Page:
“Gods!” he exclaimed between breaths. “I can’t believe you’re still doing that.”

As each member of the group finished their preparations, they gathered around the dungeon knight for a final briefing. He outlined the plan, emphasising the importance of staying together and supporting each other, no matter what challenges they might face. If they worked fast, they could push their way to the fifth floor and continue tomorrow.

With their preparations complete and their spirits high, the group set off into the dungeon, ready to face whatever dangers lay ahead. 

It was long before they were walking through a beautiful grassy plain, the sun shining down upon them and the sweet scent of wildflowers filling the air. The grass was tall and lush, swaying gently in the breeze as they passed through it. As they walked, the adventurers marvelled at the beauty of the plain. The grass was a vibrant green, dotted with colourful wildflowers that danced in the breeze. In the distance, they could see a forest of tall trees, their leaves rustling softly in the wind.

Occasionally, they spotted small animals darting through the grass, and the sound of birds singing filled the air. As they journeyed, the group talked and laughed, sharing stories and jokes. They knew that the journey ahead would be long and difficult, but for now, they were content to enjoy the simple pleasures of the world around them.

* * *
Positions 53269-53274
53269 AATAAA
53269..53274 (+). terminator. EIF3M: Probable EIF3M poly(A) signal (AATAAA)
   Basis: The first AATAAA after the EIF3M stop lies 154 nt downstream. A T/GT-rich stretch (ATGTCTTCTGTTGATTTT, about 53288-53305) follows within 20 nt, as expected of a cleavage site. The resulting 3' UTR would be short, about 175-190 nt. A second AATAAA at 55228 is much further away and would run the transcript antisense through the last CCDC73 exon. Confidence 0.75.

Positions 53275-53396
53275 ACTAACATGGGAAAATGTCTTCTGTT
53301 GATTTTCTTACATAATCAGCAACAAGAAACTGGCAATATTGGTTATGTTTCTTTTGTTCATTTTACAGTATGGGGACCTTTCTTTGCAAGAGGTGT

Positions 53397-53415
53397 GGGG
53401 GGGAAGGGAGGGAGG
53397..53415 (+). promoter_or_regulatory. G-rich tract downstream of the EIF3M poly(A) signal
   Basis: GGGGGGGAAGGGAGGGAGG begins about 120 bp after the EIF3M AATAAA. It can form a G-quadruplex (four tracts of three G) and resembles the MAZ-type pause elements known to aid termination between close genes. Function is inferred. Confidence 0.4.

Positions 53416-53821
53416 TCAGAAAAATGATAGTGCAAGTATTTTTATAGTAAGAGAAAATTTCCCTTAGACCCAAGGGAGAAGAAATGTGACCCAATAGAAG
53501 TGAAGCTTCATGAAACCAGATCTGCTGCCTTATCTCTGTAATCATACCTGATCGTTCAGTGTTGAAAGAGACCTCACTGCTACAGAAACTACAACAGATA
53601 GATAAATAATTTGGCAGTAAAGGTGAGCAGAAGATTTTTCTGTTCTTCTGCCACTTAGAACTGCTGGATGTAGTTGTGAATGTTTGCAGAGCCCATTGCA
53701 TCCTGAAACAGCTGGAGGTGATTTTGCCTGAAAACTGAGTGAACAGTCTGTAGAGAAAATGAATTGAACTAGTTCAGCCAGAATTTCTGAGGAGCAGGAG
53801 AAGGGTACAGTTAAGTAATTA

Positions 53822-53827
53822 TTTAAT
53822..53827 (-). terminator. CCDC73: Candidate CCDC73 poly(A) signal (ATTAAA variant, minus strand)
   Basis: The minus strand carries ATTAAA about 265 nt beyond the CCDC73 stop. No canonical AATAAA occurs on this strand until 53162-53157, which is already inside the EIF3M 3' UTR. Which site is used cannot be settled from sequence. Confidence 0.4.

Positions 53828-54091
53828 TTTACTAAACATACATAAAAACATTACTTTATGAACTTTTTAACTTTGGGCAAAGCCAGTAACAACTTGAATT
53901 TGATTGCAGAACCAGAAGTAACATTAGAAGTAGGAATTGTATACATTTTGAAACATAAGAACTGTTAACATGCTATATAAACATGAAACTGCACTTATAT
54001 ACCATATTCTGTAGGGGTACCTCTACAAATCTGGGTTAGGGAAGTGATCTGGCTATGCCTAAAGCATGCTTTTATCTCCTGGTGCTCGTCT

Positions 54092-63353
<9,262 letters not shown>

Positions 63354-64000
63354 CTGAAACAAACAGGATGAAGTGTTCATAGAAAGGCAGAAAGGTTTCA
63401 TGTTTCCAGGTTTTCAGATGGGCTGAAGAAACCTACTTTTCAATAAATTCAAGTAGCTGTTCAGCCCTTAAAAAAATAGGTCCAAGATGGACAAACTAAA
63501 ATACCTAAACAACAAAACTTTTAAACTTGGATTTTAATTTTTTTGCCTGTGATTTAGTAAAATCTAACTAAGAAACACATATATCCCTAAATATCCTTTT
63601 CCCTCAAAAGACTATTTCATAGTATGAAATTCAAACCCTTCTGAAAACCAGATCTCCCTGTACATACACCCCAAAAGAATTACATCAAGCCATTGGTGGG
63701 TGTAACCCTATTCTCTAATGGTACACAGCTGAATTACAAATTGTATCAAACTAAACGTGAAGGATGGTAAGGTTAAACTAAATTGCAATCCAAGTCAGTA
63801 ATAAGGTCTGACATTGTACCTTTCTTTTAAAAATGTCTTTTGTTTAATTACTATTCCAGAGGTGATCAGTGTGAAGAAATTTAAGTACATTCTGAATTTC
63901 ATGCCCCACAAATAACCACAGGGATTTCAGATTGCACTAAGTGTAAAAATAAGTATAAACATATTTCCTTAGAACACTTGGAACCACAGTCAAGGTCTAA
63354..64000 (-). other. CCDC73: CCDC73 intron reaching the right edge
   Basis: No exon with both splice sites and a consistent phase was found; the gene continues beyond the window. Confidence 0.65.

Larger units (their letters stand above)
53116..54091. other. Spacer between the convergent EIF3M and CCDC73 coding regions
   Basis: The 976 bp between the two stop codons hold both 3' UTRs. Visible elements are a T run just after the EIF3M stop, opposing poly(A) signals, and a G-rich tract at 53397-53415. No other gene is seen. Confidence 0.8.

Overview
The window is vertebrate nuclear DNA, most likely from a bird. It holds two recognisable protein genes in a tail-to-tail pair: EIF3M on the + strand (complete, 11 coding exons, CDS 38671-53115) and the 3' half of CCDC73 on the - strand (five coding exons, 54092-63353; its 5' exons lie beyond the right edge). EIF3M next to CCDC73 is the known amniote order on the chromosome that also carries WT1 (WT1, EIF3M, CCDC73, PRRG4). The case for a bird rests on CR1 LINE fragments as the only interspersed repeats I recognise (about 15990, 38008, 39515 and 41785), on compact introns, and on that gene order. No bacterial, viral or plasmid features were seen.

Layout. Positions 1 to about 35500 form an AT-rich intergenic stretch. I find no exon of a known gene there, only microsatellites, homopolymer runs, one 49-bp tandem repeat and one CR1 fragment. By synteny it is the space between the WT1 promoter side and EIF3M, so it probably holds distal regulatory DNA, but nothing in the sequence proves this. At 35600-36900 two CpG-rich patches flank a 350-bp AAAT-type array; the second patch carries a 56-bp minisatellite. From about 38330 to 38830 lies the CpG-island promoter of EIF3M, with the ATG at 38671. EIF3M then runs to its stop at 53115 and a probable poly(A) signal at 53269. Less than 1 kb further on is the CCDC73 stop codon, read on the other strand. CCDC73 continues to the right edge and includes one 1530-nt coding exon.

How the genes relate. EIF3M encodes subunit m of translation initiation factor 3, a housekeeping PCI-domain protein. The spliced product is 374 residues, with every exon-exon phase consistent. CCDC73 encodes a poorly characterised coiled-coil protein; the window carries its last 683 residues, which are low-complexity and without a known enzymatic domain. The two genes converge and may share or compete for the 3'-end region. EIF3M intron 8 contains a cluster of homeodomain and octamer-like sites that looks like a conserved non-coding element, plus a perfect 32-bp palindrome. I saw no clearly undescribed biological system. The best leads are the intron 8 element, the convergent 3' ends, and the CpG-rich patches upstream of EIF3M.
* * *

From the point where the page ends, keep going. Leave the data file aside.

For a few fleeting moments, the beauty of the grassy plain made them forget about the danger and adventure that awaited them. They were simply a group of friends, walking through a beautiful world and enjoying each other’s company.

The greying, middle-aged druid crouched down to examine the peculiar strain of magical grass. His curious eyes wondered how he had missed it before. Nader ran his rough hand gently over the grass, feeling the pulse of nature flowing through it. As he did, the grass began to shift and change, growing taller and thicker in response to his touch but so too did its warmth. It was as he suspected, a plant containing fire elemental magic.

Fascinated, the man reached into his satchel and pulled out a small vial. He carefully snipped off a few blades of the magical grass as well as some seeds and placed them inside the vial, sealing it tightly. 

“This needs further study,” he murmured to himself, tucking the vial back into his satchel.

As he stood up and continued on his way, he couldn’t help but wonder about the origin of this strange strain of grass. Something about it felt off, foreign. Was it a natural mutation, or had some kind of dungeon intervention caused it to grow this way? Was it the dungeon sprites?